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Patient-On-Patient Violence At Nursing Homes: Who Is Liable?

Disturbing headlines have appeared in newspapers throughout the country after a man allegedly raped a woman at a Cincinnati nursing home on Sunday. A 57-year-old man has been accused of raping a fellow patient who he had a prior relationship with.

The alleged victim told police that the accused became angry when she moved back to the Mount Airy nursing home after temporarily leaving the facility. She claims she pleaded for him to stop, but he raped her vaginally and anally with objects.

The horrifying allegations have raised questions about nursing home security.

Patient-on-patient assault has long been an issue at U.S. nursing homes. The incidents usually involve patients with dementia, who can become angry and violent because of their psychological condition. A common, but inappropriate, way nursing homes have curbed dementia-related violence is by overmedicating at-risk patients.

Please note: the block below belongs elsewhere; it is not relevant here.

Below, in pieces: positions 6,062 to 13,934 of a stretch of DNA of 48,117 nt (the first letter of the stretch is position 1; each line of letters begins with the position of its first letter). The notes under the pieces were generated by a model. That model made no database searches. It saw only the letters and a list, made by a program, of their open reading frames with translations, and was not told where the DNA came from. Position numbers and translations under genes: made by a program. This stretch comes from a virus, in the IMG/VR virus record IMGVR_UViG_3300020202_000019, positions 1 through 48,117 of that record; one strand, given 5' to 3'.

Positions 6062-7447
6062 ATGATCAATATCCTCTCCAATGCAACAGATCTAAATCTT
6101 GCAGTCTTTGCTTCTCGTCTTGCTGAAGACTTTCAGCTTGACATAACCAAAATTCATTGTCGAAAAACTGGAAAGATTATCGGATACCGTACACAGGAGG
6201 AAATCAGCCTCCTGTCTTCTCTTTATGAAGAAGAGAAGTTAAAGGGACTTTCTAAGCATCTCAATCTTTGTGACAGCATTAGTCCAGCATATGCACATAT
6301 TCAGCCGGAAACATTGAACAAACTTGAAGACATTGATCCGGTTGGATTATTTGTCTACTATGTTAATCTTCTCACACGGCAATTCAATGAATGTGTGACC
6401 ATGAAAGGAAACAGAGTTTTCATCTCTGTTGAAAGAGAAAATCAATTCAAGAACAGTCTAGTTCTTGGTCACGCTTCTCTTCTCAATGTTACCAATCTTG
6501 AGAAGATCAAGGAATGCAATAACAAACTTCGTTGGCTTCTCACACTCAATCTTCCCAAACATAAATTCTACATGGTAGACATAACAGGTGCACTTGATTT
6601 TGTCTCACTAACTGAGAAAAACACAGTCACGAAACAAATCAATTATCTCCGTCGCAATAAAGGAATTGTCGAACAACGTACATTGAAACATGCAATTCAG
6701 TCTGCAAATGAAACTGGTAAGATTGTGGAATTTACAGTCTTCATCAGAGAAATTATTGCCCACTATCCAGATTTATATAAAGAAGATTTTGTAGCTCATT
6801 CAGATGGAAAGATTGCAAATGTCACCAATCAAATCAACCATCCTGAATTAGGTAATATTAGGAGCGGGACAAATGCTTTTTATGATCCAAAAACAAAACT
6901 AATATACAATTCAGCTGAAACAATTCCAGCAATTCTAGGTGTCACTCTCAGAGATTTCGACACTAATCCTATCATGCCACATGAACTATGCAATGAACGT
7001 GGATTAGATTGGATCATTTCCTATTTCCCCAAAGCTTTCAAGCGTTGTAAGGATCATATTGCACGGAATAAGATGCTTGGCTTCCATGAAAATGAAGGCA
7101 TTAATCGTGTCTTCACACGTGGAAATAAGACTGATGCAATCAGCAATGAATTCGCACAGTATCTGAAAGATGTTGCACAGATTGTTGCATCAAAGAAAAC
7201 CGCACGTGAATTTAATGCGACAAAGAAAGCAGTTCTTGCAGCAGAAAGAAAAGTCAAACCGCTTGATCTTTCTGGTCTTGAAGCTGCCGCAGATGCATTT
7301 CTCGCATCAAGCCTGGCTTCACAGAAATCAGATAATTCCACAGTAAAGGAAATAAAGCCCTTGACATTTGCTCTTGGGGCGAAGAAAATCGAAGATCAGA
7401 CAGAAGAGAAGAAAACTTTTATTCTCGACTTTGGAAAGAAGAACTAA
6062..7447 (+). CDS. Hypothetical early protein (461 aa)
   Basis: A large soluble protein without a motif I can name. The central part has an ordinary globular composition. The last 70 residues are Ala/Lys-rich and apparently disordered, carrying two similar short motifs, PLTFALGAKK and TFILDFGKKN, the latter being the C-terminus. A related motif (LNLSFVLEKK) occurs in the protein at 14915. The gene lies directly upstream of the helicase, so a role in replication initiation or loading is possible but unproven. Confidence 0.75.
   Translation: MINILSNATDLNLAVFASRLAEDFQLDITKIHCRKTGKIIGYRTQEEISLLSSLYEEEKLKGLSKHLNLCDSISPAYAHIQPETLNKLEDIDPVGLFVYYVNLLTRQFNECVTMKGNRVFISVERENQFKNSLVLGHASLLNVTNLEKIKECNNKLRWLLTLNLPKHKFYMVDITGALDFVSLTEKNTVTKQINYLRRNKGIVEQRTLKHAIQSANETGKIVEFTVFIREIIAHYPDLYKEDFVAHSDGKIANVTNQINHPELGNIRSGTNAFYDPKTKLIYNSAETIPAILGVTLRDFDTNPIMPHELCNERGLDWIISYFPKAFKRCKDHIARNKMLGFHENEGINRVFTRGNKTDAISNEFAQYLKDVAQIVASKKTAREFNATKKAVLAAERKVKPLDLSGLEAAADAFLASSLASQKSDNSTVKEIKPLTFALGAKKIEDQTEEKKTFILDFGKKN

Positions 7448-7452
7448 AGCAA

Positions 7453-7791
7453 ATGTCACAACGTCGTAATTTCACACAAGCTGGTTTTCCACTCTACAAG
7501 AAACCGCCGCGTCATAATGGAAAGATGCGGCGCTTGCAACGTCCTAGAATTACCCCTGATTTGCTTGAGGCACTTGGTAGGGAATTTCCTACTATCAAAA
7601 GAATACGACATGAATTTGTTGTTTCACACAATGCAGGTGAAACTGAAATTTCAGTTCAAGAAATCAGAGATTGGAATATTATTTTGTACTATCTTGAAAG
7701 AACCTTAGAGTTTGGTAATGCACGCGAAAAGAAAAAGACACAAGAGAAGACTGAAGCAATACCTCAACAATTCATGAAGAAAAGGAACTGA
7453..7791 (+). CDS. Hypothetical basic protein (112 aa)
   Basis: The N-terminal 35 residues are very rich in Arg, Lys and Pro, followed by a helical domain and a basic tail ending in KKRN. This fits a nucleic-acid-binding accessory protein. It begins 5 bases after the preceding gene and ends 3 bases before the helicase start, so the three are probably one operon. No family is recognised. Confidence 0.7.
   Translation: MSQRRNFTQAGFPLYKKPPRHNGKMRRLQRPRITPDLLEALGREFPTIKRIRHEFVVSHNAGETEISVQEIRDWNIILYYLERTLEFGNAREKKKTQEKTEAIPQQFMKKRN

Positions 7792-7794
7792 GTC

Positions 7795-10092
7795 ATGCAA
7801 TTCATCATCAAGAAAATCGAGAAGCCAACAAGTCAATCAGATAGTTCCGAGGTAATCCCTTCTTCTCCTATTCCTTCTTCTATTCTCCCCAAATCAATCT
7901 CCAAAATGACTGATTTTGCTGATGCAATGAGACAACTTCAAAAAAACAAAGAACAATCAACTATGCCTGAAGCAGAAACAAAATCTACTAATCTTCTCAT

The most appropriate ways for nursing homes to guard against patient-on-patient violence may include:

  • Routine assessment of patients’ psychological health to recognize potential issues
  • Alarms for patients to easily access if a threat arises
  • Appropriate nurse staffing to diffuse potential altercations
  • Appropriate security staffing
  • Monitored security cameras

When nursing home violence results in serious harm, a personal injury lawsuit may be necessary to get the victim and/or family sufficient compensation. The potential parties may include the violent patient, the nursing home and the security company (if it is an outside party).

If nursing home violence has affected your loved one, speak with an experienced Cincinnati personal injury attorney to discuss your legal rights and options.

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